Luanda – a rise in crime and long queues in supermarkets. But in rural Angola the people are as friendly as ever, their level of poverty has changed little, they were always poor. And the countryside is as beautiful as ever. Get out of town and experience the diversity of Angola. Then share what you have discovered with a new Facebook page, Angola Ambiente: http://www.facebook.com/groups/1045499302182009/
The Angola Ambiente Facebook page was set up to give people the opportunity to post interesting observations on all aspects of Angolan natural history. Contributors are encouraged to post photographs and observations in order to further our knowledge of Angolan fauna and flora.
September 9, 2016
Posted by angolafieldgroup under Other
| Tags: history
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An Urban Safari with Angela Mingas, architect and anthropologist, who will take you on a Slave Tour through Luanda’s historic central district, on Saturday, September 17 from 9 AM to 12:30 PM. The safari is organized by the Campanha Reviver, which is a partnership of CEICA (Center of Architecture Studies and Scientific Research) and KALU (Association of natives, residents and friends of Luanda) whose aim is to defend, protect and promote the heritage of Luanda. To book, call 943183108. The tour starts downtown at Lusiada University.
September 5, 2016
Biologist Pedro Vaz Pinto’s Fourth Trimester 2015 Report with photos of Angola’s Cangandala Park and Luando Reserve, in English and Portuguese, now on our Giant Sable page.
Small herd of giant sable with the bull in lead in Luando reserve.
Both Cangandala and Luando are the only two locations in the world where the Giant Sable can be found. They are protected areas yet this critically endangered mammal continues to be threatened to extinction by poachers. Here is an update from the final months of 2015.
In Cangandala Park, there’s good news and bad news. First, the bad news:
“…there had been a poaching incident with shooting involved which resulted in one of the rangers being wounded…….. “This is another sad reminder that even in Cangandala, poaching still remains a very real threat…”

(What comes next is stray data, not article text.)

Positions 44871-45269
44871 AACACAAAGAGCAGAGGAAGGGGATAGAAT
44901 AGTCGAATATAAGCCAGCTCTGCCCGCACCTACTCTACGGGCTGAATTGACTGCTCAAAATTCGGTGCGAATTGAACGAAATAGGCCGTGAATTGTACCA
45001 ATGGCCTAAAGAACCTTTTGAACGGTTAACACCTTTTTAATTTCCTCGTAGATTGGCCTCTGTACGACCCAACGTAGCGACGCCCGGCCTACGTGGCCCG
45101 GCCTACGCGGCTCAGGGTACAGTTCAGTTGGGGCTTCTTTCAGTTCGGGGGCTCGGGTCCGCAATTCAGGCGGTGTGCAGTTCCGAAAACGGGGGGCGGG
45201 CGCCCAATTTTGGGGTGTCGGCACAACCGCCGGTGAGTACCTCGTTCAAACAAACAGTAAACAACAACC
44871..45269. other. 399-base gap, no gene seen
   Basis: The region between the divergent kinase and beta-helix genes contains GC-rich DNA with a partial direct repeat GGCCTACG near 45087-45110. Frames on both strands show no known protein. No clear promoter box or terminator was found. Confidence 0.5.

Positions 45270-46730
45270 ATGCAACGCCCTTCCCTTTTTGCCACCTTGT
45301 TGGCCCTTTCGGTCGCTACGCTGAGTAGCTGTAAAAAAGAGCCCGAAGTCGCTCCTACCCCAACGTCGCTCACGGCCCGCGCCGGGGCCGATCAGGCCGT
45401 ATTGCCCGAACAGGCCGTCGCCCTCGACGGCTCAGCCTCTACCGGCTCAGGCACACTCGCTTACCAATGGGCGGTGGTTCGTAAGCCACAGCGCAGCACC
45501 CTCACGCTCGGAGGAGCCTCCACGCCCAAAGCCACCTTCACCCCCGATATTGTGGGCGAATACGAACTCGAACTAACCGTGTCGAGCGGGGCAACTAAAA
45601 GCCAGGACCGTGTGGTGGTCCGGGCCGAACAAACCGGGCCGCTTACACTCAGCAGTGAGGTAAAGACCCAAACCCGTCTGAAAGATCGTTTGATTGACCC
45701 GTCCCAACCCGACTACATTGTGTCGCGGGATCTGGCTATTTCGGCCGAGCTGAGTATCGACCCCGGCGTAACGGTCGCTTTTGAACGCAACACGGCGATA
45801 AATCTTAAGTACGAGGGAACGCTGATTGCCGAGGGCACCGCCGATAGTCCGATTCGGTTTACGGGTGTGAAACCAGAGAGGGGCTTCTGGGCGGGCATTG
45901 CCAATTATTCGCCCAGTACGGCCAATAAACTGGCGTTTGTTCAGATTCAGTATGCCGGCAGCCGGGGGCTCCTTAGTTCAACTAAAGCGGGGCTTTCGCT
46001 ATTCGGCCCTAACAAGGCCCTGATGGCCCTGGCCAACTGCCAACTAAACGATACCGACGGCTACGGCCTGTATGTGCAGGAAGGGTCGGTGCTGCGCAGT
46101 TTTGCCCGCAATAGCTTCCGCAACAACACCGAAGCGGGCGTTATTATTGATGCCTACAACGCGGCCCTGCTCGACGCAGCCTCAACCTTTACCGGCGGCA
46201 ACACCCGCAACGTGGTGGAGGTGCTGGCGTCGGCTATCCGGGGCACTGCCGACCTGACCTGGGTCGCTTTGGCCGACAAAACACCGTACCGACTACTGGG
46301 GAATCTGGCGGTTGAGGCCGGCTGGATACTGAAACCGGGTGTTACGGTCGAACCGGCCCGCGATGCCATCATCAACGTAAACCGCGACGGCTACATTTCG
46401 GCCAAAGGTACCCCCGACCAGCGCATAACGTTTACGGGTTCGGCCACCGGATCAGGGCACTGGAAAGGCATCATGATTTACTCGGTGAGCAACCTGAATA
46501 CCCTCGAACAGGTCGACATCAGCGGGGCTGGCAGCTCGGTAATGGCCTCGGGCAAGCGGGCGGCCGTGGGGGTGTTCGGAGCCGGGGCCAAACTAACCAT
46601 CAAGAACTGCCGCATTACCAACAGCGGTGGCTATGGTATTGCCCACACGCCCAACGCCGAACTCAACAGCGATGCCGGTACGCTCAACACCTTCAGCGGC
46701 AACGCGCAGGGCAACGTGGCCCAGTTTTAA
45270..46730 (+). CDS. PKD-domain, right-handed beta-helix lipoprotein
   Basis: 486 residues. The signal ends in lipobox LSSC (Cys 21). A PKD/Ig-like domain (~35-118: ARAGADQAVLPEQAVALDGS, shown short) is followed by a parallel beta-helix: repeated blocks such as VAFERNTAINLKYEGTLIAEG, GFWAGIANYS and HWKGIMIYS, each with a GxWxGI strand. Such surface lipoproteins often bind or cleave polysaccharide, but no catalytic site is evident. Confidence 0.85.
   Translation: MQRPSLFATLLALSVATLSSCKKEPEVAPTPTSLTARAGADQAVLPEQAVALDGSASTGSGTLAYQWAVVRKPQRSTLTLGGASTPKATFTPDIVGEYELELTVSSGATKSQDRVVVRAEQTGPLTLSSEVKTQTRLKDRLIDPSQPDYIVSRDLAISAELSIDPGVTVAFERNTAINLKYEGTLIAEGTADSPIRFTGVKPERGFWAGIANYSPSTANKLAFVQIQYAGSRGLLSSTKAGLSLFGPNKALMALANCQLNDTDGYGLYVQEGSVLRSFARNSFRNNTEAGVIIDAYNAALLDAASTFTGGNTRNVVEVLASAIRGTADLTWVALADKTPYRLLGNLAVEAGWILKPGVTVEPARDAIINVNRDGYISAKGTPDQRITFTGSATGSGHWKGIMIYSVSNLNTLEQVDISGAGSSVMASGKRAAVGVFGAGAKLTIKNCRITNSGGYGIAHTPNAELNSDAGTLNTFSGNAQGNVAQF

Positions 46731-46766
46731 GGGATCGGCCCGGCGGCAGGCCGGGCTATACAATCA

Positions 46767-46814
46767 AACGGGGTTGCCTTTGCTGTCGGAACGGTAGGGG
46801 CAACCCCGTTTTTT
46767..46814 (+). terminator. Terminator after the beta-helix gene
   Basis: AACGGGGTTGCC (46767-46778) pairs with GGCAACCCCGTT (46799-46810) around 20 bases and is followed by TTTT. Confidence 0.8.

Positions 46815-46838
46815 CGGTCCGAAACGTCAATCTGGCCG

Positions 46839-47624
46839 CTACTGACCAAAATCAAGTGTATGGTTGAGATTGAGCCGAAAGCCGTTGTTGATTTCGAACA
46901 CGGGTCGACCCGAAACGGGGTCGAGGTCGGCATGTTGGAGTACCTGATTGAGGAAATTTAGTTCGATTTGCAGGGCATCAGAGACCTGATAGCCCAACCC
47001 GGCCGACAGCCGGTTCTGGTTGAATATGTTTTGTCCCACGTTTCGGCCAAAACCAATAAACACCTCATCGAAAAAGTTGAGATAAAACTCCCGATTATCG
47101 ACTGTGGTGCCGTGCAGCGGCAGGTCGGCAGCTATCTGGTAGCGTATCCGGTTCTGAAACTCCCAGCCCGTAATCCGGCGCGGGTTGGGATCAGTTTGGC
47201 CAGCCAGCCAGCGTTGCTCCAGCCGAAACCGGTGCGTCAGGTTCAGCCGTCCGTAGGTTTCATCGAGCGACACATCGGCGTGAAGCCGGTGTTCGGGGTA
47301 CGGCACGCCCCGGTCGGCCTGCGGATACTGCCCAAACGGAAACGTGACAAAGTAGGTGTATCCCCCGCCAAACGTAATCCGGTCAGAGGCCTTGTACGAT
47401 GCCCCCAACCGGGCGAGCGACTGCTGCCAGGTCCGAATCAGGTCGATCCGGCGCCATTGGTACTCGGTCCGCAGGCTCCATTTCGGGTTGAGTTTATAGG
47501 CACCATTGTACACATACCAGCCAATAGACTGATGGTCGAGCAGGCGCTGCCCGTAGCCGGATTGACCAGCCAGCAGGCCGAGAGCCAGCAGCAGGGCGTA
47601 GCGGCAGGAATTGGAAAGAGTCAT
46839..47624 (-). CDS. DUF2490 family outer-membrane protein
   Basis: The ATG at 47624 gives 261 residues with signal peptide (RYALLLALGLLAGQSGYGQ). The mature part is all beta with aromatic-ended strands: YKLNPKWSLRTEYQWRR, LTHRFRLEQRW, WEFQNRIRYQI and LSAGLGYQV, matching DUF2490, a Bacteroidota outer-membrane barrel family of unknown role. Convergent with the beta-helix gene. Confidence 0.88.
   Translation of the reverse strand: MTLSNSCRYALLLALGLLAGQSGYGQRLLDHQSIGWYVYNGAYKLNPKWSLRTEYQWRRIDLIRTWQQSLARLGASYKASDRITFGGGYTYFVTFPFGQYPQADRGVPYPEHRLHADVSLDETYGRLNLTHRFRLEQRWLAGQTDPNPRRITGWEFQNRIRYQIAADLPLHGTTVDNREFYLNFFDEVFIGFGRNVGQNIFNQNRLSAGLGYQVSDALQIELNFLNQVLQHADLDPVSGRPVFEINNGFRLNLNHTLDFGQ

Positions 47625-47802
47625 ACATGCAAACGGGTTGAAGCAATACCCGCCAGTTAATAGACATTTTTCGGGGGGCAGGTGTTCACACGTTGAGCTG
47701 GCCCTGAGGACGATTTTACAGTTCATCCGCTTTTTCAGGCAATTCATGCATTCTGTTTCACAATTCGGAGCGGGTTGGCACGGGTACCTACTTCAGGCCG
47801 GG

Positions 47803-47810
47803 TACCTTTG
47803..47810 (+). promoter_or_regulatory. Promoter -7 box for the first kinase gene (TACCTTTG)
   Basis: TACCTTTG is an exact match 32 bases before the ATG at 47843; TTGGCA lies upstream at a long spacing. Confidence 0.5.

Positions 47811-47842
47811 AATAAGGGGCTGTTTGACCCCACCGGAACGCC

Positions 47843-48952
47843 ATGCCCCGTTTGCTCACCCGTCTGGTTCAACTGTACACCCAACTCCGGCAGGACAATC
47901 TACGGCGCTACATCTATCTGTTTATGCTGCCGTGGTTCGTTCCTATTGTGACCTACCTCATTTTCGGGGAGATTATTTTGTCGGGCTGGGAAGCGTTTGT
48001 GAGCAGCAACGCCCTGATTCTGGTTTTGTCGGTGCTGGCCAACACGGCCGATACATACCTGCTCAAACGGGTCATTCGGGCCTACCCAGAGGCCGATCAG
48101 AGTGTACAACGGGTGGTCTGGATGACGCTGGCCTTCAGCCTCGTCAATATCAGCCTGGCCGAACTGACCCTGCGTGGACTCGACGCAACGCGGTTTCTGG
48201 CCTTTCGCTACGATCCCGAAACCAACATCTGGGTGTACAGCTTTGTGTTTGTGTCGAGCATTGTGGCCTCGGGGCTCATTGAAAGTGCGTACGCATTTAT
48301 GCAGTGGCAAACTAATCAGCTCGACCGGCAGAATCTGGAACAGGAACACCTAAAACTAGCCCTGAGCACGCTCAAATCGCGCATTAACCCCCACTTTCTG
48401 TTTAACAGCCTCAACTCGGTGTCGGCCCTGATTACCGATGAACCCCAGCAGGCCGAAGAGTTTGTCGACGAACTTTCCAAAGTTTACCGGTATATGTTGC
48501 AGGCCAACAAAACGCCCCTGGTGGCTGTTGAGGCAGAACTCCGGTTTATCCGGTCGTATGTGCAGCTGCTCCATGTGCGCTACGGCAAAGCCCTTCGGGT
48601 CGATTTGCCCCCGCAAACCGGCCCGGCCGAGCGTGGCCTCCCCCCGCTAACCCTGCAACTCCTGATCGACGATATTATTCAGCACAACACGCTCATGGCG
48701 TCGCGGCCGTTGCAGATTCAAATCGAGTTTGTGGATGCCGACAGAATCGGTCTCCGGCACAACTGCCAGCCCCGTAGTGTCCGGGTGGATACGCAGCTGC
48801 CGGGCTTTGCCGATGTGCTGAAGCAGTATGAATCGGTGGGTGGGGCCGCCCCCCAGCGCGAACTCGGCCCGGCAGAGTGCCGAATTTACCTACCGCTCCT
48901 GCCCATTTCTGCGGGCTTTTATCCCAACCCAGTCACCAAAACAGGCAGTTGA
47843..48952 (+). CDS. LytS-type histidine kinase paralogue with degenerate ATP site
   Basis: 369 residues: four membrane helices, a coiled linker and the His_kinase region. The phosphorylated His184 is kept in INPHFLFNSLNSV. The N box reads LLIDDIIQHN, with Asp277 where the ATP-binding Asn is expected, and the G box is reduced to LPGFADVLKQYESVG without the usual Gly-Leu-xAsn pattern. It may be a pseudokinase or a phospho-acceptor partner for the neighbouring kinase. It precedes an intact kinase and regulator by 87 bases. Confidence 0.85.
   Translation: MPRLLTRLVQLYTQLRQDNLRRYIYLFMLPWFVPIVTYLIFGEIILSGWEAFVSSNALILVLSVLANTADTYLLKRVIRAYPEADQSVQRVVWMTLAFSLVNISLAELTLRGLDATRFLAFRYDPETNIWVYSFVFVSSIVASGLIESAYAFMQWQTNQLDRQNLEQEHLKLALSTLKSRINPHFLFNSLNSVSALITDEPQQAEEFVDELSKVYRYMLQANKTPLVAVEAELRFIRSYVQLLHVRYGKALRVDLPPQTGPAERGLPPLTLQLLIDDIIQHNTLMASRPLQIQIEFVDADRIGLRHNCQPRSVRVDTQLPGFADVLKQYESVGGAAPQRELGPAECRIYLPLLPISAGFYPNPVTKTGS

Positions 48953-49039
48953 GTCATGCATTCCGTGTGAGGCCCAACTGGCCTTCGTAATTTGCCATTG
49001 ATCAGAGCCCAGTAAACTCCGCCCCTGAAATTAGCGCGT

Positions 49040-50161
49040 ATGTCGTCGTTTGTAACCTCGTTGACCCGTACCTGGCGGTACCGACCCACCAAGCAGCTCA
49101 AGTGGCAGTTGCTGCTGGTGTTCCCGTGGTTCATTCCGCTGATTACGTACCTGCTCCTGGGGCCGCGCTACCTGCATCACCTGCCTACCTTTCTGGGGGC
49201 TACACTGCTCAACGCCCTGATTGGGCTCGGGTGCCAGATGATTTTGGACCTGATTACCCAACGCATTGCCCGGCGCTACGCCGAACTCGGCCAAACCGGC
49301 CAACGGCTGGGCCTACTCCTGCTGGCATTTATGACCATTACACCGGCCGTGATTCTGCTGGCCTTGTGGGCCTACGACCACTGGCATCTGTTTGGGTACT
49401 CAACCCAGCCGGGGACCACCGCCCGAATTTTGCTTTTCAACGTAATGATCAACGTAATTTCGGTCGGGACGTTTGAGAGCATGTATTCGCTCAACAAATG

The good news:
“Other than this tragic event, things seem to be going well in the sanctuary where at least the sable are breeding well and look healthy.”
Lots of calves and young in Canangdala Park.
In Luando Reserve, also good news and bad news. The bad news again involving poachers:
“…..another mutilated giant sable, tragically a very young female who had been collared in 2013 when two years old, and who should now be attending her second calf. It is another animal lost for breeding, so for the population it is as good as dead.”
Angolan air force tracking injured giant sable in Luando Reserve.
The good news:
“On a positive note, the military decided to step up their support to the shepherds in Luando reserve, making a few joint ground anti-poaching operations with ministry rangers, and subsequently deploying a few weapons to the shepherds who from now on will be better equipped to tackle the poachers.”
Some more good news, birds and frogs continue to thrive in Cangandala Park and Luando Reserve….
Visit our Giant Sable page to read Pedro Vaz Pinto’s full report and previous reports.
March 14, 2016
Posted by angolafieldgroup under Other
| Tags: birds
, Michael Mills
Download the 2015 Annual Report (Relatório Anual) of the Angolan Association for Birds and Nature (Associação Angolana Para Aves e Natureza), in English and Portuguese, compiled by Michael Mills, on Bird Conservation and Research Activities in Angola (click on the cover to download PDF):
This year saw significant changes in the logistics of running our projects in
Angola, with Michael Mills moving from Luanda to Cape Town, and Aimy Cáceres moving to Luanda. A single field visit to Mount Moco allowed us to maintain the project there, which included preparing new areas for planting and expanding the nursery. The Kumbira Forest Project received a funding boost due to a second round of funding from the Conservation Leadership Programme. Aimy Cáceres is busy finishing off her PhD and will lead this project next year, working with Ninda and Sendi Baptista and Michael Mills. Another landmark achievement was raising funds to print 3000 copies of the bilingual book on The Common Birds of Luanda, which are now in Luanda and ready to be distributed to schools in 2016.
The nursery at Mount Moco Continues to work well